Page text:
There are several different mechanisms that can cause pain.
Irritation of the nerves coming out of the spine (spinal nerves) can cause radiating pain down the leg or arm. The medical terms used to describe an irritated spinal nerve are radicular pain, radiculitis, and radiculopathy. A common layman’s term for pain radiating down the leg is “sciatica”. A great majority of cases of sciatica are due to a pinched nerve in the lumbar spine.
Pain due to a pinched spinal nerve is often felt in a specific nerve distribution. Some people feel pain straight down the back of their leg, while others feel it down the outer side of their leg, or wrapping around from the side to the front. Some people feel it radiate to the top of the foot, while others feel it on the outer or inner side of the foot. A pinched nerve in the neck can cause pain radiating into the shoulder blade region and down the arm, and often into the hand.
Pain also can be caused by compression or inflammation involving the spinal cord. Pain will often be felt in the region of the body supplied by that area of the spinal cord.
Pain can occur when a peripheral nerve is inflamed or entrapped. Common examples of this include the median nerve at the wrist (aka carpal tunnel syndrome) and ulnar nerve at the elbow. Pain and nerve symptoms most often occurs below the area of nerve entrapment.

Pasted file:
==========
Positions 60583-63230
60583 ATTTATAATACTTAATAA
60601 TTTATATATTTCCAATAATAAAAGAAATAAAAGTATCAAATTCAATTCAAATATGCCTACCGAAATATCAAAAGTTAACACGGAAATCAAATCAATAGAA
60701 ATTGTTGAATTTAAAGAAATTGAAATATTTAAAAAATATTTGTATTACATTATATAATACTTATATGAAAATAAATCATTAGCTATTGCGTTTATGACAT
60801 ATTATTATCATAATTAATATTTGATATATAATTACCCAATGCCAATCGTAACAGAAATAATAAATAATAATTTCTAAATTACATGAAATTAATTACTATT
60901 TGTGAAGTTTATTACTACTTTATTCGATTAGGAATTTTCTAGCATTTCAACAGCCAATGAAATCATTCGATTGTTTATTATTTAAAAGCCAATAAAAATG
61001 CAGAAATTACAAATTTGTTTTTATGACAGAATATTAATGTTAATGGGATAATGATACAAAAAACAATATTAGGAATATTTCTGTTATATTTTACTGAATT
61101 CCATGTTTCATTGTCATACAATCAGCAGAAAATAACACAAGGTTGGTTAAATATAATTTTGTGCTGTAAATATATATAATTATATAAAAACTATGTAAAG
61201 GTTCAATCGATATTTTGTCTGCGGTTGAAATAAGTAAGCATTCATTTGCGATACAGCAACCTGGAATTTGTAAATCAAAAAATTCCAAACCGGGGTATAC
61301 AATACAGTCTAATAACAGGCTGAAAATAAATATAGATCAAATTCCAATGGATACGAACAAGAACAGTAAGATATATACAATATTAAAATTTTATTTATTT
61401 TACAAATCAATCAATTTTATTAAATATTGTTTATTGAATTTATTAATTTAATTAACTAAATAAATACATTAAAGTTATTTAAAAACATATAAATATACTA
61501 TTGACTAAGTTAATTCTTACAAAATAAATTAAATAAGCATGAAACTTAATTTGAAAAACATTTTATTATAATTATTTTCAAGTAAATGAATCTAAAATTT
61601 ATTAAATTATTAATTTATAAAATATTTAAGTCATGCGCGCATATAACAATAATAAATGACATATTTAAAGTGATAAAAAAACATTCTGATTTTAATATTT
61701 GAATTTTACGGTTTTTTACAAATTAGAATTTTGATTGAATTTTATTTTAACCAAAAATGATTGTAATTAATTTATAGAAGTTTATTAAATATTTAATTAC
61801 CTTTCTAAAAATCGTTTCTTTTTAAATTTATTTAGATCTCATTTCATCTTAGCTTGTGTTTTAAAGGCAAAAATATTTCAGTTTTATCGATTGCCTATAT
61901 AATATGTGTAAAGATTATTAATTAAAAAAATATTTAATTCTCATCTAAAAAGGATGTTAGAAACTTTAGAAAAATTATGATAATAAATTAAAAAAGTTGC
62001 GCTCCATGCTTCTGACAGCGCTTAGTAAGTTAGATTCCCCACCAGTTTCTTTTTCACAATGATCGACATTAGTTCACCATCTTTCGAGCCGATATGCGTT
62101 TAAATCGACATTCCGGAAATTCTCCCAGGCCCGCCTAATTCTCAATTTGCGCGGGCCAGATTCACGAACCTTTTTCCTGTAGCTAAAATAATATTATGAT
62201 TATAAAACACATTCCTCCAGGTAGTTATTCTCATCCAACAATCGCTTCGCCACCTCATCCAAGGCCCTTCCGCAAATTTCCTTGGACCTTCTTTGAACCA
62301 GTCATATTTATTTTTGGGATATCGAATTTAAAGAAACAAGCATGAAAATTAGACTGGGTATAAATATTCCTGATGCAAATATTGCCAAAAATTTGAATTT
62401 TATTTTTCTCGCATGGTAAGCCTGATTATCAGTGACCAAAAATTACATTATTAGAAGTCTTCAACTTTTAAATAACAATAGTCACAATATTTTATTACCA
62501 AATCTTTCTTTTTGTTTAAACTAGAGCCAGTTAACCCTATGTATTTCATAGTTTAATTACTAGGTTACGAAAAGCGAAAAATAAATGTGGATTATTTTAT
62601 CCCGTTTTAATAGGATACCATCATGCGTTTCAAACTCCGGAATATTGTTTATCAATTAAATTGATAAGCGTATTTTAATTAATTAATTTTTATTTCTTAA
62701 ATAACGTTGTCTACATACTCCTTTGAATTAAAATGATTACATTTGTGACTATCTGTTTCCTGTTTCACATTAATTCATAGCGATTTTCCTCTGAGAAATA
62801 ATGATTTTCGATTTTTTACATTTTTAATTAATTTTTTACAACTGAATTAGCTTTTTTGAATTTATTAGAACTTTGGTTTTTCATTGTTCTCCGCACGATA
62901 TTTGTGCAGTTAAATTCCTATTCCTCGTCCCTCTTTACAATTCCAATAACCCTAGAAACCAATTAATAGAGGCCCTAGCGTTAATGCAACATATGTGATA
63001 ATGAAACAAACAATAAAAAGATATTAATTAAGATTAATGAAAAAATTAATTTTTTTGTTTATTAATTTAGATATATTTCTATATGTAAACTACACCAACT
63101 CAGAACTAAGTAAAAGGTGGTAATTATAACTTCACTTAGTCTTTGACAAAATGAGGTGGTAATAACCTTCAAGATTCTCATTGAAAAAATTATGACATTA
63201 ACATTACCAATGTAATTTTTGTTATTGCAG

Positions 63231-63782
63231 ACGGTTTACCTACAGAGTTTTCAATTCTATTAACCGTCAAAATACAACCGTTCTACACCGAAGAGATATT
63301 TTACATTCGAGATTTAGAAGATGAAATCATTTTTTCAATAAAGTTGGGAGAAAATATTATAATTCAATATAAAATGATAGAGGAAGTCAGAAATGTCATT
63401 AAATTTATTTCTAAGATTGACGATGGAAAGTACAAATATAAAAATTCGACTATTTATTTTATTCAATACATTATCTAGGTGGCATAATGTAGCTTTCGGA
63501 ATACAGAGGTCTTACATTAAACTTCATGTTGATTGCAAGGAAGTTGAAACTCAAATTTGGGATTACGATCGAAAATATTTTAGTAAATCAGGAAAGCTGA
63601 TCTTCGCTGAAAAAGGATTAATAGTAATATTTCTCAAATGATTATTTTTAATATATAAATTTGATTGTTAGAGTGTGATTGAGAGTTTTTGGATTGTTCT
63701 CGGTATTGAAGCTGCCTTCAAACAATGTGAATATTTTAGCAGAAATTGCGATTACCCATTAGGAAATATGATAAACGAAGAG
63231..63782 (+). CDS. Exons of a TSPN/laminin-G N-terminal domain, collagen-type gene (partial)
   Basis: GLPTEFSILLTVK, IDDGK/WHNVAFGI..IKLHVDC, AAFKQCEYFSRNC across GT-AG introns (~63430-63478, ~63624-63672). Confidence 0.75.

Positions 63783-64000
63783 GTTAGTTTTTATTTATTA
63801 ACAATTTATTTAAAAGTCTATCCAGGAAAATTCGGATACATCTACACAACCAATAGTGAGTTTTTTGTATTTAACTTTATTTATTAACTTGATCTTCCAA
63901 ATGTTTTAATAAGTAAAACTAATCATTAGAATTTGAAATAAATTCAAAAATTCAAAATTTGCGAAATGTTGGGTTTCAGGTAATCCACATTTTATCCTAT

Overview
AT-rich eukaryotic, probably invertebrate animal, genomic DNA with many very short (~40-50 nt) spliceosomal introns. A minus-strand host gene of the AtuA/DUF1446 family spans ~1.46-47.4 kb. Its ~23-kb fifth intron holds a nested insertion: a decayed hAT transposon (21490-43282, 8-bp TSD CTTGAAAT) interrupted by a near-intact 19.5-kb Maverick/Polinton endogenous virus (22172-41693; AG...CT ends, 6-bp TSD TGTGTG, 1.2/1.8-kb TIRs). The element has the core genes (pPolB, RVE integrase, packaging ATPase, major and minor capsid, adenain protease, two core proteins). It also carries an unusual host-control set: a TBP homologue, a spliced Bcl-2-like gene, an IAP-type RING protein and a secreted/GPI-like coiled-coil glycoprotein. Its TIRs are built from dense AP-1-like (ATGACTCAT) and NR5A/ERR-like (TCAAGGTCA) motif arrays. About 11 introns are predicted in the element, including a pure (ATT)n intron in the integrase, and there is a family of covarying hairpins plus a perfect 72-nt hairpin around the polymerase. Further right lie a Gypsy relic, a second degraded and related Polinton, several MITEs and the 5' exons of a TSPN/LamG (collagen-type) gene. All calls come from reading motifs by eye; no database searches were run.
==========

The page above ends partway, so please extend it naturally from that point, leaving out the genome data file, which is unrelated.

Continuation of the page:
Direct muscle injury can cause pain. Although trauma is a common cause, there are also non-traumatic causes of muscle inflammation. An example of this is polymyalgia rheumatica, a condition in which pain is felt around both sides of the hips and shoulders.
Other sources of back pain include the bones, joints, ligaments, and tendons of the spine.
Although hip joint pain is often felt primarily in the groin, it’s common to feel a lesser degree of pain in the low back and buttock.
Shoulder conditions can similarly cause pain and tension into the lower neck and shoulder blade area.
Many joint problems in the legs or arms can also cause radiating symptoms that feel similar to conditions originating in the back.
Your physician will thoroughly collect information about your symptoms, and perform a complete physical examination, in order to determine the exact source of your pain. If there is more than one pain source, your physician will help you understand what symptoms are due to which source, so that treatment can be properly focused and prioritized.
Several other medical conditions that can cause pain include systemic inflammation from a rheumatologic condition (e.g. autoimmune disorders), generalized nerve inflammation (e.g. neuropathy), vascular conditions, internal organ disorders, infection, or cancer.
Let us connect you with a physician who can help you get back to living with less pain.